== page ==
Tuesday, October 14, 2008

What I learned from watching TV

I’ve been writing for a long time now so I am always watching for techniques and tricks that work in writing. TV can be very predictable and boring and give a writer more than enough examples of what doesn’t work. But occasionally if you’re patient and watch closely enough, you’ll notice a few things that do work, even when they are done badly.

Turn on your television and you’ll find little else than suspense and cop dramas in which the bad guy is discovered because he coughed while driving to the victim’s house. Or the dog spit up on the carpet in 1998 after licking the wound of a victim and the DNA is still on the floor even though the carpet was used to wrap the body and burned in another state.

Nothing gets by these super-detectives and investigators. I’ve been told by those in the know not to use primetime TV as research. Real life doesn’t happen that easily. DNA results takes months and local authorities seldom follow Fido around to see if he’s carrying a victim’s DNA in his digestive tract.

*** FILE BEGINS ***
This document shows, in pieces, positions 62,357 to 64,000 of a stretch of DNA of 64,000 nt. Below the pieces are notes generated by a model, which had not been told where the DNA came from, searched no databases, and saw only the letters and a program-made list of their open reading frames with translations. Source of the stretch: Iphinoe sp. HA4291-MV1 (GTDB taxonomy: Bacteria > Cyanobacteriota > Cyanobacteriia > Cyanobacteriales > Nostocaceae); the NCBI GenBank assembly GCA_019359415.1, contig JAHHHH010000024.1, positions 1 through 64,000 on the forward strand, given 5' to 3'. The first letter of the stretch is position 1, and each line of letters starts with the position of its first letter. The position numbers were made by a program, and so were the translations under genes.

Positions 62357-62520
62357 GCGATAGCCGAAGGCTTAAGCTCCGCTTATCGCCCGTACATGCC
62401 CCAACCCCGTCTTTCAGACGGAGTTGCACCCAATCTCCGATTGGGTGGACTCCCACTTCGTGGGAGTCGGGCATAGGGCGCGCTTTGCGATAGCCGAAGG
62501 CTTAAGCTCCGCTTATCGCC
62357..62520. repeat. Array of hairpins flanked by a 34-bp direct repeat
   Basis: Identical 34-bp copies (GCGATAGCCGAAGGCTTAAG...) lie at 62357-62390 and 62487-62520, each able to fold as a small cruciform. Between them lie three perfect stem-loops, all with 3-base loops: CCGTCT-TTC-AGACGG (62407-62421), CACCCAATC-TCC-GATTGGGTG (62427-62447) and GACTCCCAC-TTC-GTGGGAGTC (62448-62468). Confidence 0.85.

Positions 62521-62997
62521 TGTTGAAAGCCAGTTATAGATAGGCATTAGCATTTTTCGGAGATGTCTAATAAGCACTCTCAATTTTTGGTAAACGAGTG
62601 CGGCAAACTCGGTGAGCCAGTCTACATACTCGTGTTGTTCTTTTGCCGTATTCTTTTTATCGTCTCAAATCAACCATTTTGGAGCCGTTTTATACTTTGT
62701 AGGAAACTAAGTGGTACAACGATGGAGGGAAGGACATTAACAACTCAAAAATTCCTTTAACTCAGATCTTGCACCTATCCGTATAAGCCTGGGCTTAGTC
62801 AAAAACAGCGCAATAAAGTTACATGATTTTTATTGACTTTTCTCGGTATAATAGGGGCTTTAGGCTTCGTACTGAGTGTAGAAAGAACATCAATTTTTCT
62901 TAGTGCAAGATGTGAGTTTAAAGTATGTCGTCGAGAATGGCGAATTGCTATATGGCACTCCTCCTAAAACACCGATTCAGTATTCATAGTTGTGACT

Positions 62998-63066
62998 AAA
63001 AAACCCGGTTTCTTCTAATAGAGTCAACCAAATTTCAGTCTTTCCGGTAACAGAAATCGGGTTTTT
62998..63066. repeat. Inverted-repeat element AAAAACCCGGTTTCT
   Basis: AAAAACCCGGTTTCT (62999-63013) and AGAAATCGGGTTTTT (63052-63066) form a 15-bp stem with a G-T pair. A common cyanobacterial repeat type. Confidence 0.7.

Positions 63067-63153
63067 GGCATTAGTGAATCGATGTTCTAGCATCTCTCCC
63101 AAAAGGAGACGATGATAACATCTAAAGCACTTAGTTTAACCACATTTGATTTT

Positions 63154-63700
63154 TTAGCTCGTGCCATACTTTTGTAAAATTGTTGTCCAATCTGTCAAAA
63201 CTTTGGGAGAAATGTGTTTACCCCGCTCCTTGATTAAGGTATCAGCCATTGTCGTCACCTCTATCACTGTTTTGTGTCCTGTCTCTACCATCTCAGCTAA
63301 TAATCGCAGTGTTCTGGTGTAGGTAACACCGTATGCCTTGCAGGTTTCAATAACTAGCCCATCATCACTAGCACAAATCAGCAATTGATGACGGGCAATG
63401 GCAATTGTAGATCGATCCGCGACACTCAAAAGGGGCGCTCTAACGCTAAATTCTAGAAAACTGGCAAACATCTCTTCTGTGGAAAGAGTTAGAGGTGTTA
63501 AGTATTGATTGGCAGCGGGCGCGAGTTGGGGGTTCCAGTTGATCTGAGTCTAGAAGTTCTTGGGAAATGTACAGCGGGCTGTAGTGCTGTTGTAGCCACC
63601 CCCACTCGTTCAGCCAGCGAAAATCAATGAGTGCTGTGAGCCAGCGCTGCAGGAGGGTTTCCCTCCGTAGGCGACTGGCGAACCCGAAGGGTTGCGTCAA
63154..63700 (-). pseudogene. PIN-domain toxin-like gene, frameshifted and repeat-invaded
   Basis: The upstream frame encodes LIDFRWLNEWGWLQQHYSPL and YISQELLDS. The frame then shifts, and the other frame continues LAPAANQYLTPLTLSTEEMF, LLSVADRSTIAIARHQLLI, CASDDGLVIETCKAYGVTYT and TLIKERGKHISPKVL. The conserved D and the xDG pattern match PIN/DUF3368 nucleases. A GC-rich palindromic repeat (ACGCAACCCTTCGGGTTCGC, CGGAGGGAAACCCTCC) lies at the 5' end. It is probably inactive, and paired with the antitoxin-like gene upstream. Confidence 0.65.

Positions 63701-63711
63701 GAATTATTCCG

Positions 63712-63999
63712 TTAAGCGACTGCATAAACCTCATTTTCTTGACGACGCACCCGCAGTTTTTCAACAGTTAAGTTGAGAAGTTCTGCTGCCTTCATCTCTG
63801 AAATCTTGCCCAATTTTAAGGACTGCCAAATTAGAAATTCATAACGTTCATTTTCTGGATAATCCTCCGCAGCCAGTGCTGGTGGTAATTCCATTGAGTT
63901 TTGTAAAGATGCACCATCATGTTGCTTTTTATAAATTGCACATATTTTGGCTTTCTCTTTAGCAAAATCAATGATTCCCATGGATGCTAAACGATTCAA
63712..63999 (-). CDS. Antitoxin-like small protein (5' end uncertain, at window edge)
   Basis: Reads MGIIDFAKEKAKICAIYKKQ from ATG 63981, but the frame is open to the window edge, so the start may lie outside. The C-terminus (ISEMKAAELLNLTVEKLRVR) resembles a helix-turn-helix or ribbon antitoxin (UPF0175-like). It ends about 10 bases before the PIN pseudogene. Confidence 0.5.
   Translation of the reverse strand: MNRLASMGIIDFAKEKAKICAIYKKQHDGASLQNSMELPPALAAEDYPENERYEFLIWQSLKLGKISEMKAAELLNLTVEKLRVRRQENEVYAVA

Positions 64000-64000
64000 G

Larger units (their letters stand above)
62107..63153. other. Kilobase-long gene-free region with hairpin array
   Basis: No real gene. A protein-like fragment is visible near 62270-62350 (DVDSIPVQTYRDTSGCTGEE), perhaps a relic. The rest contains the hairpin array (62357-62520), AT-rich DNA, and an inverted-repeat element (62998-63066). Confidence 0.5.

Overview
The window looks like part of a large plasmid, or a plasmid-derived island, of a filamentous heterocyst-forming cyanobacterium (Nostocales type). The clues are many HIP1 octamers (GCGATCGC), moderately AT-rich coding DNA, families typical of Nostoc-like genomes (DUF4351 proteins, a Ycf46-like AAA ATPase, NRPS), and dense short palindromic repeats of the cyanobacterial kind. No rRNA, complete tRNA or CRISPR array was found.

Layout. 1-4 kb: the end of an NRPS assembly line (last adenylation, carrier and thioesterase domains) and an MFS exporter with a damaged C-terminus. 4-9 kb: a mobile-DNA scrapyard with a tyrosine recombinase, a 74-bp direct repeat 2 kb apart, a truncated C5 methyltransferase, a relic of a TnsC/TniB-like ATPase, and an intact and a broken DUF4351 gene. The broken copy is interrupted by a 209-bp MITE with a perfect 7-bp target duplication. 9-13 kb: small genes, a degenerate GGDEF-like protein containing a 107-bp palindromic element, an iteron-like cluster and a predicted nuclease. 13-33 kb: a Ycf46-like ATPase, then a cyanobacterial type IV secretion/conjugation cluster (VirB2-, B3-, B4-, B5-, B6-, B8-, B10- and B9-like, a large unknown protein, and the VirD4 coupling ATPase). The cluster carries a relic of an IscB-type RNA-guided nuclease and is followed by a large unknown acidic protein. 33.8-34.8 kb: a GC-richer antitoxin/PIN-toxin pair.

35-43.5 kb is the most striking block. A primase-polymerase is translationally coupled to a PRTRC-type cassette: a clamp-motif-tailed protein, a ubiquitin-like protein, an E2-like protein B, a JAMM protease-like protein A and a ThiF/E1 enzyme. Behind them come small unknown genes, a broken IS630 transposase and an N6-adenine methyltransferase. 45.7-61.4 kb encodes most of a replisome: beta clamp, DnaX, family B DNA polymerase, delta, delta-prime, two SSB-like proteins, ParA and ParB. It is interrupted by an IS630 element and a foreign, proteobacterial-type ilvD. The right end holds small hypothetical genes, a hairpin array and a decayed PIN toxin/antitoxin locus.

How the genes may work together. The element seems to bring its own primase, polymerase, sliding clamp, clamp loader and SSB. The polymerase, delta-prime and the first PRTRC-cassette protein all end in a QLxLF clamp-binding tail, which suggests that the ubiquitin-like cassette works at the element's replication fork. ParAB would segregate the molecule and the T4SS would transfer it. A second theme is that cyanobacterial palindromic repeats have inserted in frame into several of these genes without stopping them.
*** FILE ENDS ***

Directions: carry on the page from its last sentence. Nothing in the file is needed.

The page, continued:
But you can pick up a few tidbits.

Successful TV dramas these days are high wire tension. But they don’t maintain the nail biting tension for an extended length of time. You must give the viewer—or in our case the reader—a chance to breath.

The next time you are watching your favorite nighttime drama be mindful of how they cut from scene to scene. Just as the high tension scenes aren’t long, neither are the ones that slow down the action and get into the personal lives of the participants.

It’s all about balance. Create a high tension, edge of your seat scene and end on a cliffhanger. Then just like they do on TV, switch to a scene where the hero must visit him parents. His mother makes a stunning announcement. End your scene before he even has a chance to react and cut back to high tension.

Play around with these techniques and see what works for you and your book. Keep the story moving. You want to jump back and forth, but not so much you lose the reader. These techniques are carefully honed skills but you can learn them. Pay attention to how those making the big bucks do it. Your writing will get better and more appealing to the elusive agent and publisher.

Happy writing.

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